Militants packed into four cars screeched up to the checkpoint south of Mosul at around 1:30 a.m., attacking it from both sides, said police Brig. Abdel-Karim al-Jubouri. Clashes lasted about 15 minutes, after which all the gunmen escaped, al-Jubouri said.
Six policemen were killed and the other four at the checkpoint were wounded - all men from the local area, he said. Al-Jubouri said it is believed that the assailants - suspected members of the al Qaeda front group the Islamic State of Iraq - sustained some casualties but nobody was left behind.
The attack occurred in the Gayara area south of Mosul, a mostly Sunni Muslim city that includes many ethnic Kurds, located about 225 miles northwest of Baghdad.
The area has seen an increase in violence since U.S. and Iraqi troops launched offensives earlier this year to oust Sunni militants from the Iraqi capital and its surrounding belts. Some al Qaeda-linked insurgents are believed to have fled north, digging into positions in the Sunni-dominated Mosul area.
At least two prison breaks earlier this year also emptied hundreds of suspected insurgents into the streets there.
The Sunni insurgency also has been strong in the volatile Diyala province east of Baghdad, where four civilians were killed and four others injured on Wednesday.
In other developments:
Wednesday's violence came less than a day after insurgents fired rockets or mortars at the sprawling garrison that houses the headquarters of American forces in Iraq, killing one person and wounding 11 coalition soldiers, the U.S. command said.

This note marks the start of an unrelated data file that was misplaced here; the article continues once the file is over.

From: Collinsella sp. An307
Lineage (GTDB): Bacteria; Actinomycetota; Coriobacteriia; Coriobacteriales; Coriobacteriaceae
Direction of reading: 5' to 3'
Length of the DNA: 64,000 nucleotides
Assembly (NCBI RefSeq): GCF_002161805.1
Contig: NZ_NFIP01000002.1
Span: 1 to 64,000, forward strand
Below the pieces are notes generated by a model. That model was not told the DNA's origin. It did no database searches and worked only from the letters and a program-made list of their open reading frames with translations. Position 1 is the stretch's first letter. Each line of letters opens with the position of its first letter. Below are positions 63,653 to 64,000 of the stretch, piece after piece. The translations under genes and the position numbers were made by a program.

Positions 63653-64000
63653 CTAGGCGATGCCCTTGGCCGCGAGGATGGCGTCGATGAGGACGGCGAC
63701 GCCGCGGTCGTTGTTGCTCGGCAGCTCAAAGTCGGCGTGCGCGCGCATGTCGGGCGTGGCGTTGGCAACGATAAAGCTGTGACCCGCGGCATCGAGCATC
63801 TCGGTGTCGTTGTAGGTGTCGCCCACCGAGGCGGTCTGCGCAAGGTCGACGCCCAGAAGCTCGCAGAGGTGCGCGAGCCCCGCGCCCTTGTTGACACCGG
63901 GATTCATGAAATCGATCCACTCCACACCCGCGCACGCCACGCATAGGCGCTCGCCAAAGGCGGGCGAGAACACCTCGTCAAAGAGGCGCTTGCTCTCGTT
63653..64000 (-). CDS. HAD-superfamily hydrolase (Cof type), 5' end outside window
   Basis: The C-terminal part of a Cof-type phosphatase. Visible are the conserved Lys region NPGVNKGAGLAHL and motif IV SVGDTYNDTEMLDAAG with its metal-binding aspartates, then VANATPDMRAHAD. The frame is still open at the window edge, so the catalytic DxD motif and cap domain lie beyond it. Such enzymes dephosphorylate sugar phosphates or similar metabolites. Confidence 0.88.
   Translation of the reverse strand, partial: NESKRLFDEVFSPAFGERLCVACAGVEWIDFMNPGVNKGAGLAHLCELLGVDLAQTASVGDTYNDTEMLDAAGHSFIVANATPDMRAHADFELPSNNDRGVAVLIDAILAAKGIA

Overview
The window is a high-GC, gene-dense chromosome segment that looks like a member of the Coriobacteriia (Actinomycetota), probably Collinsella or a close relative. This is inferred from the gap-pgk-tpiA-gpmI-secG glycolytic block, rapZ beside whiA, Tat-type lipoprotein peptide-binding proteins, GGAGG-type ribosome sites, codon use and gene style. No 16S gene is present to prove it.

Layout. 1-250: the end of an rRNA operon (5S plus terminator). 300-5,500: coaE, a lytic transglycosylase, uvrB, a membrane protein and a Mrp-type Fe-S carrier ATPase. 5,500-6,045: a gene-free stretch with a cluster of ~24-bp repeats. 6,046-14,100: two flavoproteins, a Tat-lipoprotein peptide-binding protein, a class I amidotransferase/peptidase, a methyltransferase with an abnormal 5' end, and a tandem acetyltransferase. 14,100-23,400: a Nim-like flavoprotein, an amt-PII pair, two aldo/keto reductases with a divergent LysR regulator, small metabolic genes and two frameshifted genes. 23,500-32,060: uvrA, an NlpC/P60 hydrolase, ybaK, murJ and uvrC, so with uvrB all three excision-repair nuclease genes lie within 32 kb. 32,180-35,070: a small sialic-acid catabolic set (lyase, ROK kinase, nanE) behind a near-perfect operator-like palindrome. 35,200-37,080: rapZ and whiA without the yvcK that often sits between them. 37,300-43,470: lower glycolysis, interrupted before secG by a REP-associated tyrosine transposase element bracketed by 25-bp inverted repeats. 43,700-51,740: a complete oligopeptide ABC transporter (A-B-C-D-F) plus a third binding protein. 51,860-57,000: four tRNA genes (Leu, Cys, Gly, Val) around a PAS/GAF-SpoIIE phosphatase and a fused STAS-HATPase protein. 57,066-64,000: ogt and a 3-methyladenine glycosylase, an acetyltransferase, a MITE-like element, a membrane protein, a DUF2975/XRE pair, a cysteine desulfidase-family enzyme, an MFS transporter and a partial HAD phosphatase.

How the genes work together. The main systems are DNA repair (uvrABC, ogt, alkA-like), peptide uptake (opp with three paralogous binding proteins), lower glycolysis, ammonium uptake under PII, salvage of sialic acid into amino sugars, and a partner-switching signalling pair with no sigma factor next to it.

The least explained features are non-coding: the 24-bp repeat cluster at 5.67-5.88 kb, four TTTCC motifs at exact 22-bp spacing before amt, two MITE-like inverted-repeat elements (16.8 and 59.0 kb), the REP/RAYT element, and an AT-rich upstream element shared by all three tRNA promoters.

The command said Tuesday the person killed was a "third country national," meaning someone who is not an American or Iraqi. Most troops stationed at Camp Victory are American, but other coalition soldiers are based at the complex near Baghdad International Airport and workers from other countries are also there.
No further details on the attack were immediately released.
The Iraqi government welcomed Gen. Petraeus' recommendation to keep additional forces in Iraq into this coming year, giving assurances that the need for U.S. military support here would decrease over time.
National Security Adviser Mouwaffak al-Rubaie, reading from a government statement, said the Iraqis believed that "in the near future" the need for U.S. and other coalition forces "will decrease."
"The aim of the Iraqi government is to achieve self-reliance in security as soon as possible, but we still need the support of coalition forces to reach this point," cautioned al-Rubaie, who in the past has often given rosy pictures of Iraq's capabilities.
On Tuesday, Petraeus heard strong rebuttals from some congressional Democrats - some of them presidential contenders - who oppose continued U.S. involvement in the 4 1/2 year war that has claimed at least 3,772 U.S. lives.
Speaking to reporters in Baghdad on Wednesday, al-Rubaie acknowledged disappointment by some U.S. lawmakers at what they saw as the slow pace of progress in Iraq.
"Some of us get tired by the process, either because of the lack of achievement or the personal interests that the many sides have," al-Rubaie said.
"We're going through a tough time and we are facing huge problems, but our persistence is unlimited," he added.
Meanwhile at a wind-swept U.S. military base near the Iranian border, the main points of Petraeus' testimony met with widespread agreement among American soldiers.
Staff Sgt. Matthew Nicholls of the 71st Medical Detachment said the military still needs time to clean up mistakes made after the 2003 invasion, including the need to build an Iraqi army from scratch and to secure the borders.
"I think our initial assessment was too rosy," he said after reading about the hearings while sitting in the library at the recreation center. "It takes time to build an army and I think we should've secured the borders right away."